Published August 1998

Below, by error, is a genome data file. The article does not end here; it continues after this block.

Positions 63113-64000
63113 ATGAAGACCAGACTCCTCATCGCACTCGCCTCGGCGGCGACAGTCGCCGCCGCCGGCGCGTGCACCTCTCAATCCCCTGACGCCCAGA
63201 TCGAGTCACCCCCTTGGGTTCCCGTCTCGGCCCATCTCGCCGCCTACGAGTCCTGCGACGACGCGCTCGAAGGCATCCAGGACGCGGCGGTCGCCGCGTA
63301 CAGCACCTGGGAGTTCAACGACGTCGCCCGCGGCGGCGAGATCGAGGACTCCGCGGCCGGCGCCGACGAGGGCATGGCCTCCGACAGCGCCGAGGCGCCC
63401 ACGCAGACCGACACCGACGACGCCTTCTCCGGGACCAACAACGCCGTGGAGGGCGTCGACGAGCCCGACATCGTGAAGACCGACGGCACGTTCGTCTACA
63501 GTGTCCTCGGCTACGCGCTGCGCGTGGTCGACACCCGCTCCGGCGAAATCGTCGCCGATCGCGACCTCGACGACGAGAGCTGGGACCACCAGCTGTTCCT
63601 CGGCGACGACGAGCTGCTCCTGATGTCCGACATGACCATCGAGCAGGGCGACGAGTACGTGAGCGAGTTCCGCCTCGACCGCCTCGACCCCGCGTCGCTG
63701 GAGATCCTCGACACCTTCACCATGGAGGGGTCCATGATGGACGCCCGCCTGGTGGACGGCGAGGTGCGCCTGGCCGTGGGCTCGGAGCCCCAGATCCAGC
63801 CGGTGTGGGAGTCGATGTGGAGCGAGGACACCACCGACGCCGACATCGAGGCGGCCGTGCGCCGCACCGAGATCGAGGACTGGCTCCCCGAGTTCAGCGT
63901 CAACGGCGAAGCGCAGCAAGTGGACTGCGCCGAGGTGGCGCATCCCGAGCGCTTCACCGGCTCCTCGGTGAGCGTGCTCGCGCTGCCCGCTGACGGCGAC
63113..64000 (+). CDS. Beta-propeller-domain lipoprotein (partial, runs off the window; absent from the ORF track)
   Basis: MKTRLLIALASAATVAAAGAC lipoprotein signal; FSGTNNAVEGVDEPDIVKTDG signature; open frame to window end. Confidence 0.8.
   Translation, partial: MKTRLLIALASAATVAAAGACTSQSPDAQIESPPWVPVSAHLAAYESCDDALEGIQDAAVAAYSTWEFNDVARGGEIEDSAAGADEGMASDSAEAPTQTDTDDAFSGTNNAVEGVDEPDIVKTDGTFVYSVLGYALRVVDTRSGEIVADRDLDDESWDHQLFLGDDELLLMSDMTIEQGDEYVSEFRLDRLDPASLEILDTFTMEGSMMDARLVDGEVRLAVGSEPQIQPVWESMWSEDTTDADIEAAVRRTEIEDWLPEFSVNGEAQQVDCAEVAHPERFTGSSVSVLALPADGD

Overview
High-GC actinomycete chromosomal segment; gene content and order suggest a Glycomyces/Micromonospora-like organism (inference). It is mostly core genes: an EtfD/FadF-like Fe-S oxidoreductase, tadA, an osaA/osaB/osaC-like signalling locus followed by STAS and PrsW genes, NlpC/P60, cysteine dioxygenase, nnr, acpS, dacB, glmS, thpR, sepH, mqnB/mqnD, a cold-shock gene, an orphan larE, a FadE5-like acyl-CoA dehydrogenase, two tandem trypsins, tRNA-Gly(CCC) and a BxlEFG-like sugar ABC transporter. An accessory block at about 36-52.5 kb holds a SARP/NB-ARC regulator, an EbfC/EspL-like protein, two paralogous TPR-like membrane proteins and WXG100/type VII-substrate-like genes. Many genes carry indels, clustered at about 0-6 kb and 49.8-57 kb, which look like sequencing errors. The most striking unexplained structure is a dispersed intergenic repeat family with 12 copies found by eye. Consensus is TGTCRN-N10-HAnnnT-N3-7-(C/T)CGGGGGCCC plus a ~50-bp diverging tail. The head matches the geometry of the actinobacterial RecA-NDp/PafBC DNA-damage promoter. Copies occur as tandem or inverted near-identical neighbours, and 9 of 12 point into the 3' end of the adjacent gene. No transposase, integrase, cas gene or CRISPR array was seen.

Social exclusion can be distinguished from social isolation, defining social isolation as the phenomenon of non-participation (of an individual or group) in a society's mainstream institutions, while reserving 'social exclusion' for the subset of cases in which social isolation occurs for reasonsthat are beyond the control of those subject to it. The familiar form of social exclusion affects those who are unable to participate in the institutions patronised by the majority. There is also, however, exclusion of the majority by a minority who are in a position to opt out of the mainstream institutions: the epitome of this is the 'gated community'. Social exclusion is a violation of the demands of social justice in two ways: it conflicts with equality of opportunity and is associated with an inability to participate effectively in politics. An alternative account of what is wrong with social exclusion is that it undermines social solidarity. Voluntary social isolation has the same effect, but is less likely to have such adverse consequences. The relation between social exclusion and the distribution of income is not the same in all societies. However, for a society such as that of Britain, it seems plausible that to avoid the social exclusion of a minority it is necessary for nobody to have less than half the median income, and that to avoid the social exclusion of the majority it is necessary for only a few to have more than three times the median income.